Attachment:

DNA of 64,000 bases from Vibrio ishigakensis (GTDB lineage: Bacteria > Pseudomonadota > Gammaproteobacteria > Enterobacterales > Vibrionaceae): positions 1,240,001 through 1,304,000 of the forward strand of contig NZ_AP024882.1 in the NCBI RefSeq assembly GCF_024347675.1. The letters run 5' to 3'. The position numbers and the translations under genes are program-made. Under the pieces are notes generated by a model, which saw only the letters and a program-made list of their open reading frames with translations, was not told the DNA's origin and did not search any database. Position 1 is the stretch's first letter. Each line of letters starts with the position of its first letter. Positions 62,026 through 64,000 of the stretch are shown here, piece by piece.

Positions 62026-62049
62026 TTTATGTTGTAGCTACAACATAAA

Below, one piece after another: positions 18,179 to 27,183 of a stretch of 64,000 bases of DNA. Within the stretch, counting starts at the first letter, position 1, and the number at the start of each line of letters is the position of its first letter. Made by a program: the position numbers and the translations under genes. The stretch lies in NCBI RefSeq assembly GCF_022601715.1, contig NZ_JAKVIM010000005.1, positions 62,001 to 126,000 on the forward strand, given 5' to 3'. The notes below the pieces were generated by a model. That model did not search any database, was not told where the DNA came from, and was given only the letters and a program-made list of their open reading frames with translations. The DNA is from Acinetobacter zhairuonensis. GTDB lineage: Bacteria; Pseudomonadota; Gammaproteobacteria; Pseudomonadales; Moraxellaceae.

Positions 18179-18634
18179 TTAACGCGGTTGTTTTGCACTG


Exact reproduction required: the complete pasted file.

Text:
DNA of 64,000 bases from Vibrio ishigakensis (GTDB lineage: Bacteria > Pseudomonadota > Gammaproteobacteria > Enterobacterales > Vibrionaceae): positions 1,240,001 through 1,304,000 of the forward strand of contig NZ_AP024882.1 in the NCBI RefSeq assembly GCF_024347675.1. The letters run 5' to 3'. The position numbers and the translations under genes are program-made. Under the pieces are notes generated by a model, which saw only the letters and a program-made list of their open reading frames with translations, was not told the DNA's origin and did not search any database. Position 1 is the stretch's first letter. Each line of letters starts with the position of its first letter. Positions 62,026 through 64,000 of the stretch are shown here, piece by piece.

Positions 62026-62049
62026 TTTATGTTGTAGCTACAACATAAA

Below, one piece after another: positions 18,179 to 27,183 of a stretch of 64,000 bases of DNA. Within the stretch, counting starts at the first letter, position 1, and the number at the start of each line of letters is the position of its first letter. Made by a program: the position numbers and the translations under genes. The stretch lies in NCBI RefSeq assembly GCF_022601715.1, contig NZ_JAKVIM010000005.1, positions 62,001 to 126,000 on the forward strand, given 5' to 3'. The notes below the pieces were generated by a model. That model did not search any database, was not told where the DNA came from, and was given only the letters and a program-made list of their open reading frames with translations. The DNA is from Acinetobacter zhairuonensis. GTDB lineage: Bacteria; Pseudomonadota; Gammaproteobacteria; Pseudomonadales; Moraxellaceae.

Positions 18179-18634
18179 TTAACGCGGTTGTTTTGCACTG